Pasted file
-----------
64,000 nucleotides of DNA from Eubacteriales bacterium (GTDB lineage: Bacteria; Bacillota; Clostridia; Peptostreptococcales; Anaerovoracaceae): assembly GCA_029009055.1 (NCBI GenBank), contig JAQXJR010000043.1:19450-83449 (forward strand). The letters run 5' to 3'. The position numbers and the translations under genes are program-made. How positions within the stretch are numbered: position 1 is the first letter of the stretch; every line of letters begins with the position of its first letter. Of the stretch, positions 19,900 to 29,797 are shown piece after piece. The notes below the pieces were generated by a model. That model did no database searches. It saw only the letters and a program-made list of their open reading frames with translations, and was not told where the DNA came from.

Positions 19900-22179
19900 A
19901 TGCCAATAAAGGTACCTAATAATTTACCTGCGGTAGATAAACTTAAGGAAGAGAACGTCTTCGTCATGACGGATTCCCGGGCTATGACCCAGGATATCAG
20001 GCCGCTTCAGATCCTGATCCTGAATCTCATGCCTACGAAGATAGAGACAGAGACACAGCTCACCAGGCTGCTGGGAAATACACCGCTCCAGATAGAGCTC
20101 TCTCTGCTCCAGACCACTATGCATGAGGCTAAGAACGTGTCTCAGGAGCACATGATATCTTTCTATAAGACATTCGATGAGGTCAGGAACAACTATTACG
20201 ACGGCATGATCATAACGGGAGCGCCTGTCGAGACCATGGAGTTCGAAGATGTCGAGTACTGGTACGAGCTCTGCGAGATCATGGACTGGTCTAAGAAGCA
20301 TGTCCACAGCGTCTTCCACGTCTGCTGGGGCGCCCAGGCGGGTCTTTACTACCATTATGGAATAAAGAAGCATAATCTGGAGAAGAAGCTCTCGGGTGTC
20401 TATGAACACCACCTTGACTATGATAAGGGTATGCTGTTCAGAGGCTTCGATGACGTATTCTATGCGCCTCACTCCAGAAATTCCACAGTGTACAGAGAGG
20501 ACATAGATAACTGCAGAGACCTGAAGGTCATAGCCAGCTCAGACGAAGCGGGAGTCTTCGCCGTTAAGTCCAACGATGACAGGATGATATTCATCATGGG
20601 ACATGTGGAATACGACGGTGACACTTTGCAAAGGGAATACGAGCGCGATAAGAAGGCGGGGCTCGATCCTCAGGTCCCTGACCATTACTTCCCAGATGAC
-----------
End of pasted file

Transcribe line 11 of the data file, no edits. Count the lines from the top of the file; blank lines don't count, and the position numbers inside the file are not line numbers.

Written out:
20601 ACATGTGGAATACGACGGTGACACTTTGCAAAGGGAATACGAGCGCGATAAGAAGGCGGGGCTCGATCCTCAGGTCCCTGACCATTACTTCCCAGATGAC